The state-owned Small and Medium Enterprise Bank of Cambodia (SME Bank) has expanded its capital from $100 million to nearly $150 million, industry insider Te Taingpor said on Thursday.

Taingpor, president of the Federation of Associations for Small and Medium Enterprise of Cambodia, was speaking at a press conference at the Office of the Council of Ministers.

He said the additional capital was jointly funded by 33 banks and microfinance institutions (MFIs), of which Prince Bank Plc provided $10 million and Vattanac Bank Plc $20 million.

Small and medium-sized enterprises (SMEs) can borrow $200,000 for working capital and $300,000 for investment capital from the bank, at a seven per cent annual interest rate and a payback period of not more than four years, said the Ministry of Economy and Finance.

Although the SME Bank is currently unable to provide services to its customers, SMEs can apply for a loan from its 33 participating institutions, said Taingpor.

“On behalf of SMEs, I request that the payback period be extended to six years so that enterprise owners have enough time,” he said.

On April 23, Prasac Microfinance Institution Ltd (Prasac) executive vice president Say Sony said the SME Co-financing Scheme is a partnership between Prasac and SME Bank – on behalf of the government.

He said it aims to provide low-interest loans to SMEs and build up priority sectors – manufacturing and handicrafts, curb imports while satisfying domestic demand, and create employment opportunities.

“SMEs in need of working capital can apply for a loan under the scheme at their nearest Prasac branch from now on,” he said.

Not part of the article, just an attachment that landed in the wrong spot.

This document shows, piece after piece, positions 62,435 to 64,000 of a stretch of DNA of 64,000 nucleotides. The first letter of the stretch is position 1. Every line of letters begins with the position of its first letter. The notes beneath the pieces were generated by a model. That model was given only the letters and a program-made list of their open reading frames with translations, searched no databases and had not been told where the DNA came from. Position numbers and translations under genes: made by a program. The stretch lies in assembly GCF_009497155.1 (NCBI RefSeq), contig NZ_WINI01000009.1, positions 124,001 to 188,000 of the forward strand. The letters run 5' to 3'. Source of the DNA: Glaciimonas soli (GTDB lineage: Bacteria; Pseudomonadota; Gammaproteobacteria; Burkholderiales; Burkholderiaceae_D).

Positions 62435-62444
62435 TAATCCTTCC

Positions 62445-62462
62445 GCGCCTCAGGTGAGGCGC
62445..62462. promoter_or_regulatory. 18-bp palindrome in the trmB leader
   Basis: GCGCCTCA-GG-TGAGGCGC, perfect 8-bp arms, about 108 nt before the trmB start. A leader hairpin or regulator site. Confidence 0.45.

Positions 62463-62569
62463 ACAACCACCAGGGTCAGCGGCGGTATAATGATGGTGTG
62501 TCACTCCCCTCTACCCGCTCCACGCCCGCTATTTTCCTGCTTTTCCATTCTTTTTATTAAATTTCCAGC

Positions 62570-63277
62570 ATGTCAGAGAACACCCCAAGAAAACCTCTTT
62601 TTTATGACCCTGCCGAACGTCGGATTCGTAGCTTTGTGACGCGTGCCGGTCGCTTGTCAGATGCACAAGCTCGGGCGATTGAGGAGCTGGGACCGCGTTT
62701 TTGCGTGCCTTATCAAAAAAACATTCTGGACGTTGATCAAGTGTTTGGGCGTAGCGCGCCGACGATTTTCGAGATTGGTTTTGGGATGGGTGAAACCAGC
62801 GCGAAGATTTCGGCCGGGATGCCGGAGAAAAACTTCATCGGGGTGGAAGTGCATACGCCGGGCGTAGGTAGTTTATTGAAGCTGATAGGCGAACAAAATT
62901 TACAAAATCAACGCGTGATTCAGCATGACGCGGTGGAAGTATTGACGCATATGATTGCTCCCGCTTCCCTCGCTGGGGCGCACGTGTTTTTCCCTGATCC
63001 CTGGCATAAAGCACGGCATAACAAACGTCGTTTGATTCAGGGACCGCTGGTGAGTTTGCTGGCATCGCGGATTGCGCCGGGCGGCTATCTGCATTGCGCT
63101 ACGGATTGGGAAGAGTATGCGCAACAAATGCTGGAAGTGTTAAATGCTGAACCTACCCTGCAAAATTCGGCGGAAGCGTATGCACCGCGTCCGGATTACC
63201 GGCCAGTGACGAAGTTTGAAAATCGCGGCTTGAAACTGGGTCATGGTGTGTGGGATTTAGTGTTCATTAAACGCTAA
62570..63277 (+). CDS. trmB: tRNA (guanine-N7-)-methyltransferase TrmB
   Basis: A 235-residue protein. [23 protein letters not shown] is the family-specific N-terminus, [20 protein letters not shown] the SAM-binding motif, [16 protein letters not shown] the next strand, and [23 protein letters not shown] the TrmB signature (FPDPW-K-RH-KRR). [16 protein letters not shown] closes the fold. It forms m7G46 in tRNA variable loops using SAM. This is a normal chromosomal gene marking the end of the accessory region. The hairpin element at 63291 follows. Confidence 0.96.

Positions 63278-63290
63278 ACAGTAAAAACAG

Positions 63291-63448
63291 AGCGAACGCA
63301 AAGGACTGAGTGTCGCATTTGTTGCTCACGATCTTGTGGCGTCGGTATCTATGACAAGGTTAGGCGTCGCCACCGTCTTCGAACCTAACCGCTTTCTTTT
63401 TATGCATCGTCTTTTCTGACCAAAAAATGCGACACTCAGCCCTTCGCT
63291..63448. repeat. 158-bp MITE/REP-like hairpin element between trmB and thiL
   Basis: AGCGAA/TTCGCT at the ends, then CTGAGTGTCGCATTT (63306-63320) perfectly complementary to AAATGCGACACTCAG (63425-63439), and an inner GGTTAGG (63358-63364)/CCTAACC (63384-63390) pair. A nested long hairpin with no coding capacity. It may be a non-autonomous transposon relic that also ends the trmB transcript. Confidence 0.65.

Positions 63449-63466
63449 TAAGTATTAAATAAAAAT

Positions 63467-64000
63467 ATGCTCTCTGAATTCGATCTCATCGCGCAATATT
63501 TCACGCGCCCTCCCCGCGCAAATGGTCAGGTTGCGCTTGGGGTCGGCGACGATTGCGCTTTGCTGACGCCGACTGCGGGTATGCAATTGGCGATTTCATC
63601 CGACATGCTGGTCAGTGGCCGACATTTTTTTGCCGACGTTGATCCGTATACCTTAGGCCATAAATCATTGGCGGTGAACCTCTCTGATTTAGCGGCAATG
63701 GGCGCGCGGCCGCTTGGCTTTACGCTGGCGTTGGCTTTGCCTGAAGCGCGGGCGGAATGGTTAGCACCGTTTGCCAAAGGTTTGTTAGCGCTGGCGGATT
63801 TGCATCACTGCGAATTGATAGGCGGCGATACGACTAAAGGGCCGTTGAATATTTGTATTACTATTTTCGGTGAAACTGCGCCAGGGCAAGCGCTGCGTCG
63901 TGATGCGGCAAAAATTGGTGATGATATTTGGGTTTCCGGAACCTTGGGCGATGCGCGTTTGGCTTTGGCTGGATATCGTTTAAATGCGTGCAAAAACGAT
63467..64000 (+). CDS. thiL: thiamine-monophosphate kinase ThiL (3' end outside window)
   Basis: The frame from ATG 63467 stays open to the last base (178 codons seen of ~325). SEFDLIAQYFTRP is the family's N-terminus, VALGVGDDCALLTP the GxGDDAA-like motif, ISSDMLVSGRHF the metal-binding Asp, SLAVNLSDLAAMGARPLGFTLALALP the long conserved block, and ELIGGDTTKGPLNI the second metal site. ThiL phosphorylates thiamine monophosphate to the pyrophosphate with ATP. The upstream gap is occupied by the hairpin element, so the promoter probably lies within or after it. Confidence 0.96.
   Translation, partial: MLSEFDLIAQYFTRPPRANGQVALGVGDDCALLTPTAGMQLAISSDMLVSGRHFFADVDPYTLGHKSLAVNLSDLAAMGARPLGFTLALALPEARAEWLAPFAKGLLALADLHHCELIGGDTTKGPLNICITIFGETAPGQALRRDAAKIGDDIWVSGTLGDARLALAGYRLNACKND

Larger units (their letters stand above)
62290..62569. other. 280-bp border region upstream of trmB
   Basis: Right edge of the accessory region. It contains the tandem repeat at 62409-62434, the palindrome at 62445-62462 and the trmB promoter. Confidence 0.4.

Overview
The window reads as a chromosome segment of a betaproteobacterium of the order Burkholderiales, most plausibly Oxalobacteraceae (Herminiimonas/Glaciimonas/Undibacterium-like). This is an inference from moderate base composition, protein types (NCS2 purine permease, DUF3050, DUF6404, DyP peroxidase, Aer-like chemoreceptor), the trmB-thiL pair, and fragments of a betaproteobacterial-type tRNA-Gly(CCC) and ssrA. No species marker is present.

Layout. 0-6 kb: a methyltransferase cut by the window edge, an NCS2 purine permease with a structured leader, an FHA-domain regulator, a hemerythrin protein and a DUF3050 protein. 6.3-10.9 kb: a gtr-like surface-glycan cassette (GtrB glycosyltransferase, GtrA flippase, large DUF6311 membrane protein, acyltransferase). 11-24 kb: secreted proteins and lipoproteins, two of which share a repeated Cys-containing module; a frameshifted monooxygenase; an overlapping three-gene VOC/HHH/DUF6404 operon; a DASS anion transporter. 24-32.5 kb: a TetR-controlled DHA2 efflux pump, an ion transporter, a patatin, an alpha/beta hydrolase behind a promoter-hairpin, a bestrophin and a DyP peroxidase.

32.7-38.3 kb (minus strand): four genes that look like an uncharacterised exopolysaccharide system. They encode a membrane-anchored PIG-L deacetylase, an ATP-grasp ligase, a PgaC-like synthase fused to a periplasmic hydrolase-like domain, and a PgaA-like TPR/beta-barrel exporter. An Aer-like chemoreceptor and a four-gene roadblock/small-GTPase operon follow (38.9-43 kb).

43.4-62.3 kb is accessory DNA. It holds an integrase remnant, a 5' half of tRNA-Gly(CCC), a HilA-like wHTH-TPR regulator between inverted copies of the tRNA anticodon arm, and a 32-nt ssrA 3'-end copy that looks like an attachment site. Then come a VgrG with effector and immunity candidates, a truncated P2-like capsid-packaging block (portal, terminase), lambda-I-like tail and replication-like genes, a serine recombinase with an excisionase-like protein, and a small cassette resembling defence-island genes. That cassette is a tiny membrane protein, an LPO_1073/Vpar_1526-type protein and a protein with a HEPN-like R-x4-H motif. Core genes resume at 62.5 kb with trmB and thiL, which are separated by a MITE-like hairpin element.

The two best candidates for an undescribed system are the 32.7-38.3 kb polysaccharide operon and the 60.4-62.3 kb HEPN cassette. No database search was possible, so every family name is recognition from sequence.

Meanwhile, Prince Bank has joined the incentive and has partnered with SME Bank to provide loans to SMEs under the scheme.

On April 27, it said: “The scheme provides SME loans for capital expenditures and working capital with a special interest rate of seven per cent per annum, and for a maximum term of four years.

“SMEs that do not qualify can still work with Prince Bank staff and apply for a business loan.”

Chhea Layhy, director of the General Department of Small and Medium Enterprises and Handicraft under the Ministry of Industry, Science, Technology and Innovation, told a press conference that the scheme is focused on key priority areas, including manufacturing, services, agriculture and trade.

“Although the SME Bank was officially launched early in April, it has not been able to go into operation immediately. As far as I know, the bank is planning to start operating officially in August,” he said.

A survey by the industry ministry of 71 enterprises in the Kingdom found they needed assistance in market research, service development, packaging, technology, human resources, access to labour and finance, business registration and taxation, among others, as well to improve hygiene standards.

The finance ministry defines ‘small enterprises’ as those with an annual revenue turnover of between 250 and 700 million riel ($62,500 and $175,000) or has between 10 and 50 employees.

Meanwhile, a ‘medium enterprise’ has an annual revenue turnover of between 700 million and four billion riel or has between 51 and 100 employees.